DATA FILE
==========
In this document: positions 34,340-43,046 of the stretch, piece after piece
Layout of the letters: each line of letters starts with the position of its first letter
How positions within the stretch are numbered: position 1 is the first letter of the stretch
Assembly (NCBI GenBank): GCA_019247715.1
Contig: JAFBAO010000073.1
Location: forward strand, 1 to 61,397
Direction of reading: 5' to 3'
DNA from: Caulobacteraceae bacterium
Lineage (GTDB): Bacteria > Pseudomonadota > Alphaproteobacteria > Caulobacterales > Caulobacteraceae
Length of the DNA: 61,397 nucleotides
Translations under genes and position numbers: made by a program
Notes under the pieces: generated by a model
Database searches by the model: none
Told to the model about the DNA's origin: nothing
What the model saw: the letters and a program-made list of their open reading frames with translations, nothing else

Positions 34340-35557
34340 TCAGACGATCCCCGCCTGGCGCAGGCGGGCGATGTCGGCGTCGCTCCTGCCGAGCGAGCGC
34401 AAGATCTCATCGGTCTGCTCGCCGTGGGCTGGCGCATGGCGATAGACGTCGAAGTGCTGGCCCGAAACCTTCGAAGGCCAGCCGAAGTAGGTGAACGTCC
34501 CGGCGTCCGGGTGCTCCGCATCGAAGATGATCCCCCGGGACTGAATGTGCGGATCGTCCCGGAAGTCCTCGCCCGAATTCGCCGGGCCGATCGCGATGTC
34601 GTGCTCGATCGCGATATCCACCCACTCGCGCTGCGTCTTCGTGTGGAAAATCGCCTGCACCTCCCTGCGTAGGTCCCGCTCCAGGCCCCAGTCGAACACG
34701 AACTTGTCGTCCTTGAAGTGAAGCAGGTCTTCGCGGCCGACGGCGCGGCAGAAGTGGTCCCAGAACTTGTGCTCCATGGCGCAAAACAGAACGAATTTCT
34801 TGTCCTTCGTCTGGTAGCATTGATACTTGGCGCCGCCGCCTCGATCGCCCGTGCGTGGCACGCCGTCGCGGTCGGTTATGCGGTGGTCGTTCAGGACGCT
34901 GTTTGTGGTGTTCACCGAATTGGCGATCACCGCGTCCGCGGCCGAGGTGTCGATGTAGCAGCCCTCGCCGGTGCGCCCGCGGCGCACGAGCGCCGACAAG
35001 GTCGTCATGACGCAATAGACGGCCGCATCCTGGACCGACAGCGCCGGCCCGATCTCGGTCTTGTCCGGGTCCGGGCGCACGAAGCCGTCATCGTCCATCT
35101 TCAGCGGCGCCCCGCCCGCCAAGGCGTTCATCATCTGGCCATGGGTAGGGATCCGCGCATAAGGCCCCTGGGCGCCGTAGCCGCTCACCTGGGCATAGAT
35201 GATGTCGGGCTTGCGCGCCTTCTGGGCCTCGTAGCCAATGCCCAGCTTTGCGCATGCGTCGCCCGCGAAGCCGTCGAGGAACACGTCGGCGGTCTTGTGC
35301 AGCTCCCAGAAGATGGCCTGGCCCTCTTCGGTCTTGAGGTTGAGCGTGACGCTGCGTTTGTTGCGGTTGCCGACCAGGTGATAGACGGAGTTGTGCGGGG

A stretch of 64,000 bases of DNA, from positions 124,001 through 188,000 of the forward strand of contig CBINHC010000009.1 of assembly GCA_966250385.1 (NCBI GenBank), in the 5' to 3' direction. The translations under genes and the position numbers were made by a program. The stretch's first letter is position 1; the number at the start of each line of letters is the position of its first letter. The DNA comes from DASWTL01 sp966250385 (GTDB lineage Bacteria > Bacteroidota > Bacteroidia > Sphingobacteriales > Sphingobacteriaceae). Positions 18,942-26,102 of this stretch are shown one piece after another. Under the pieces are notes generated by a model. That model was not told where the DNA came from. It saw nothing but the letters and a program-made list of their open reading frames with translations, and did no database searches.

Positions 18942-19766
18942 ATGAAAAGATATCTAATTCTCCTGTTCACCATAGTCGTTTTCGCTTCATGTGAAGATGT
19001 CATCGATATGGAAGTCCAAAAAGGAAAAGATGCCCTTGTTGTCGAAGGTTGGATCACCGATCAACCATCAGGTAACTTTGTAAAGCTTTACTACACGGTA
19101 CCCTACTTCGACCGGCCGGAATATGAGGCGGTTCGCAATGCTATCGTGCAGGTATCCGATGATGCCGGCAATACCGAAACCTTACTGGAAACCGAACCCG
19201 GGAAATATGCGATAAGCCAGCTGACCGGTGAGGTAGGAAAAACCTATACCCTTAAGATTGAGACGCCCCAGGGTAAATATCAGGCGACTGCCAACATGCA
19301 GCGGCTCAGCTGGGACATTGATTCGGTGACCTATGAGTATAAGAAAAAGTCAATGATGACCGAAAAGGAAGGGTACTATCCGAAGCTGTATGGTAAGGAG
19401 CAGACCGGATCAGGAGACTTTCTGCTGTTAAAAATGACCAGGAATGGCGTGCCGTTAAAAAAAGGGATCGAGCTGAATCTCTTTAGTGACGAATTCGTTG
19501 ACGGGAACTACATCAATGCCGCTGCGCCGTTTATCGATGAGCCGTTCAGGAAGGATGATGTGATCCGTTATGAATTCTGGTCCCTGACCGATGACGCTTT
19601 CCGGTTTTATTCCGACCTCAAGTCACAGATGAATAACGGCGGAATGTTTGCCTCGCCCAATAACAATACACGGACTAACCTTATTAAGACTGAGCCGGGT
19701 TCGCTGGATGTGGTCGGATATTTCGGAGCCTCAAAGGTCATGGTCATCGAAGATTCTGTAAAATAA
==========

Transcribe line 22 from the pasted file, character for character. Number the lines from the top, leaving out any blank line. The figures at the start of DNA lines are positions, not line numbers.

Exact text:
34801 TGTCCTTCGTCTGGTAGCATTGATACTTGGCGCCGCCGCCTCGATCGCCCGTGCGTGGCACGCCGTCGCGGTCGGTTATGCGGTGGTCGTTCAGGACGCT